How Strange, How Sweet

By JOSHUA MEHIGAN 

This was a butcher. This, a Chinese laundry.

This was a Schrafft’s with 10-cent custard ice creams.

Off toward the park, that was the new St. Saviour.

Then, for five blocks, not much but chain-link fences.

These foolish things, here today, gone today,

yesterday, forty years ago, tomorrow.

Deloreses and Normas not quite gone,

with slippers on, and heads like white carnations,

little, and brittle, and mum, why did the fine

September weather call you out today?

To dangerously bend and touch a cat.

To lean beside your final door and smile.

To go a block and get a thing you need.

What are you hiding, ladies? What do you know?

 

Micks were from here to there. Down there, the Mob.

And, way down there, the mob the bill let in.

Far west were Puerto Ricans. Farther west,

in Newark, Maplewood, or Pennsylvania,

one canceled choice away, why, there’s nostalgia,

lipstick, and curls, and gum, and pearls on Sunday.

So here’s a platinum arc from someone’s neck chain,

bass through a tinted window, loudest laughter,

the colored fellow with the amber eyes

who doesn’t need to stand just where he is.

Here sits the son of 1941,

a pendulous pink arm across a chair back;

his sister, she of 1943,

her hair the shade of an orangutan.

Food stamps and welfare, Medicaid and Medicare.

Kilroy was here. Here was where to get out of.

Last come the new inevitable whites.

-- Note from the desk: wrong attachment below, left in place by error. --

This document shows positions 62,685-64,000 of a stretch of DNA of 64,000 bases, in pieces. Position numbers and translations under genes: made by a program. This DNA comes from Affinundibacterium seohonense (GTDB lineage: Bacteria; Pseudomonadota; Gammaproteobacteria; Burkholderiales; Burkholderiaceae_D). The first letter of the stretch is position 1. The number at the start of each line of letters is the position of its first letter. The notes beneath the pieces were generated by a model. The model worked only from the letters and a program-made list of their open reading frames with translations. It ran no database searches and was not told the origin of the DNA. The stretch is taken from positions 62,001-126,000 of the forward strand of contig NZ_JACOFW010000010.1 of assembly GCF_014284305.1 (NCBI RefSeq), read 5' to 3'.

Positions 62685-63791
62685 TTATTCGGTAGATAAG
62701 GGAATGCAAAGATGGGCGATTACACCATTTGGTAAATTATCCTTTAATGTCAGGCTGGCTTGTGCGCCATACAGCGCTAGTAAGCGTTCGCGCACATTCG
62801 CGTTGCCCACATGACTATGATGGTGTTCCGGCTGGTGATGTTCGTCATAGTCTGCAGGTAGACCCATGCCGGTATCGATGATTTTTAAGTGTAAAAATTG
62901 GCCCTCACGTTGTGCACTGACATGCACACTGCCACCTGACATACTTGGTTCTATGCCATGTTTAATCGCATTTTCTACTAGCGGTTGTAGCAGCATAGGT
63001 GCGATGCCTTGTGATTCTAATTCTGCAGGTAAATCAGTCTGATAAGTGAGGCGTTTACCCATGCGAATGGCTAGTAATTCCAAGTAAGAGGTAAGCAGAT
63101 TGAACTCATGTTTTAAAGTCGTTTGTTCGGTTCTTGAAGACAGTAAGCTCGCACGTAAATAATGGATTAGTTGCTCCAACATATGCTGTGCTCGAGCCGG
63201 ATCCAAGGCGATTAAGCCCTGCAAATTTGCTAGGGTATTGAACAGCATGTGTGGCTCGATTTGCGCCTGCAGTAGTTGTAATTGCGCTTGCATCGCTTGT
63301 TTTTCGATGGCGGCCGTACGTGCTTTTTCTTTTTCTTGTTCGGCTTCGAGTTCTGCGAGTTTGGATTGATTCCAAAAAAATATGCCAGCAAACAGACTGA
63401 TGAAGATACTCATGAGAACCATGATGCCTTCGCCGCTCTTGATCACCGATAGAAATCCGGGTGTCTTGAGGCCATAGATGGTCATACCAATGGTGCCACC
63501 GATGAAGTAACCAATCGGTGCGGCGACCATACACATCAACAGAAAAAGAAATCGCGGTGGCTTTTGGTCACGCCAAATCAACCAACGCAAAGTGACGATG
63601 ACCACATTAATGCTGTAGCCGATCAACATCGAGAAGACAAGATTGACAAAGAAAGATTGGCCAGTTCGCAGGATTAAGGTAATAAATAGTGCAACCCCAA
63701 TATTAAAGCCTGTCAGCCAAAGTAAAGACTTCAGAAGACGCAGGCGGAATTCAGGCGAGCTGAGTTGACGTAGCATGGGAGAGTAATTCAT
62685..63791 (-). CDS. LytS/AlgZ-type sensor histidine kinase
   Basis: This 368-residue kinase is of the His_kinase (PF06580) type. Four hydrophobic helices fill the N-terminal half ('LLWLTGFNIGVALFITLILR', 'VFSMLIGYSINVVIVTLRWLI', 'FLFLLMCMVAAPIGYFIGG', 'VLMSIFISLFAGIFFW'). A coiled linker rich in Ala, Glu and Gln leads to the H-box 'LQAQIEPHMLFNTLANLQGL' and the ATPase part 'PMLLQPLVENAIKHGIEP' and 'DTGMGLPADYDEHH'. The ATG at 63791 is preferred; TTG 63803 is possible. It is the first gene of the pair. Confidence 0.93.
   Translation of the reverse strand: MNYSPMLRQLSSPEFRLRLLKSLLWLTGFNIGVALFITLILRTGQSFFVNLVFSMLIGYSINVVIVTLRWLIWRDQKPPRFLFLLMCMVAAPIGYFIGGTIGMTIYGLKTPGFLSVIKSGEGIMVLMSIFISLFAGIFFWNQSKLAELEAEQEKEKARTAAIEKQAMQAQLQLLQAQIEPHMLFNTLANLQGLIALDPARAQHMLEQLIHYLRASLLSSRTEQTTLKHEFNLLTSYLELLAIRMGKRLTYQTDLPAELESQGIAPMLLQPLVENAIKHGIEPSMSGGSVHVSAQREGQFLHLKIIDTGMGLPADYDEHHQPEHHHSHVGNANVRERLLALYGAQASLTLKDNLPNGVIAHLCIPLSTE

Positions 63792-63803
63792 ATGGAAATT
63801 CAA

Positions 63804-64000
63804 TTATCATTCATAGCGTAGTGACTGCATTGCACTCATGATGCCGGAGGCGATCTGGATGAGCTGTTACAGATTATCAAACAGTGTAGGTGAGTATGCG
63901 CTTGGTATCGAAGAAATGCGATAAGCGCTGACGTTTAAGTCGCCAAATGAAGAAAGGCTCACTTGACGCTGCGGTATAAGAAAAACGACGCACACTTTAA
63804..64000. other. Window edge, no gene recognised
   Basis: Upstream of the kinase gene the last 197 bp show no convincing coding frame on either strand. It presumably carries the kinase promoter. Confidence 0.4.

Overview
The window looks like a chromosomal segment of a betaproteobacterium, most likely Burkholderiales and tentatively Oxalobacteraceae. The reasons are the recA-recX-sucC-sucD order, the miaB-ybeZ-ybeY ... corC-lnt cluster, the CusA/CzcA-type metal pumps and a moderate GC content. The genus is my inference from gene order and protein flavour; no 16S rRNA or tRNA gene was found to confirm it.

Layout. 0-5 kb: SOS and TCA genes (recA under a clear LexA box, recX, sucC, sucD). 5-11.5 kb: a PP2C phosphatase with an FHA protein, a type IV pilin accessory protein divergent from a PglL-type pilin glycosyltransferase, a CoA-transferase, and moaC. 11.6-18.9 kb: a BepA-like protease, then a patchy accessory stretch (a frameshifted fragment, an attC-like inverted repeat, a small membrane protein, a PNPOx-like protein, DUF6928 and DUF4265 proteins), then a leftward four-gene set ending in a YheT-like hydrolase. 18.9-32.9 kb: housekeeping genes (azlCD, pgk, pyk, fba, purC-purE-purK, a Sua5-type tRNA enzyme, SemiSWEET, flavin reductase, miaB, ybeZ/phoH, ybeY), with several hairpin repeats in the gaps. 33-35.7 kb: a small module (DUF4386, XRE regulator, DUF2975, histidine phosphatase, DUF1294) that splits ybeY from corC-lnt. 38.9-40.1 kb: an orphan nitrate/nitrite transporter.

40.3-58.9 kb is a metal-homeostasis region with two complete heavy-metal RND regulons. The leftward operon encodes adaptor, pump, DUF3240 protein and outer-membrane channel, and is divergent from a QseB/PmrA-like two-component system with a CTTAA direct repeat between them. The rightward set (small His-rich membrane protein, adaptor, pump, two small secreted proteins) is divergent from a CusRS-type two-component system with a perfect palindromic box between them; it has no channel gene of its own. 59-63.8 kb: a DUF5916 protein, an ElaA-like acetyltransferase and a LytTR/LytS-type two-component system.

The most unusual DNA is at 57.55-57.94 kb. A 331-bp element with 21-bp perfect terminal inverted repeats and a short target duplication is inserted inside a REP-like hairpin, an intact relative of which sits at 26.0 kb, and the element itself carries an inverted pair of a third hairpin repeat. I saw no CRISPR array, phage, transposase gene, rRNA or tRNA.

See how the gracious evening sunshine lights

their balconied high-rise’s apricot

contemporary stucco-style finish.

Smell the pink-orange powder as some punk

sandblasts Uneeda Biscuit off the wall.

Flinch at the miter saw and nail gun,

at three-inch nails that yelp as men dismantle

a rooftop pigeon loft. Those special birds

will not fly home to the implicit neighbor,

or fall like tiny Esther Williamses

in glad succession from a wire, to climb

and circle in the white December sky.

Far up, from blocks away, the pale birds seemed,

when they all turned at once, to disappear.

Across the street, the normal pigeons eat.

 

Joshua Mehigan, whose poems “How Strange, How Sweet” and “Believe It” appear in Issue 06 of The Common, was born and raised in upstate New York. His poems have been published in a variety of journals and magazines, including Poetry Magazine, Ploughshares, The New Republic, Parnassu: Poetry in Review, and The New York Times. His most recent book, The Optimist, was published in 2004 by the Ohio University Press and was a finalist for the Los Angeles Times Book Prize. He currently lives in Brooklyn, New York.

 

Listen to Joshua Mehigan and Paula Bohince discuss “How Strange, How Sweet” on our podcast, Contributors in Conversation.

 

 

Julia PikeHow Strange, How Sweet

Related Posts

Image of trees and buildings

The Amherst Bulletin (excerpts)

SOFIA BELIMOVA
After the rain, we get slices / of the grey and yellow world / which slip through the earnest bunches of acorns / in sheets of diffuse, papery light. / To the west of campus simple houses / propagate drifts of dust and applewood in the dusk. / Creaking floorboards in an upstairs room

poetry feature image

July 2019 Poetry Feature: J.J. Starr

J.J. STARR
I am, he said, and the multitudes fell back/Shapely spirit makes a sport of modifying bodies/As for our home, dog shit covered the carpets/She was my object, I could have held her like a stone/Kicked out or fled, who knows, she left for California/Made prodigal, her returning two months

image of field with poppies

Essential Summer Reads 2019

With July well underway, we've put together a list of transportive pieces that encapsulate the spirit of summer—the dust above the country roads, the coolness of the waterfronts, the anticipation of autumn, and of course, the sticky, melting sweetness of ice cream. Take a trip through space and time with these summery selections.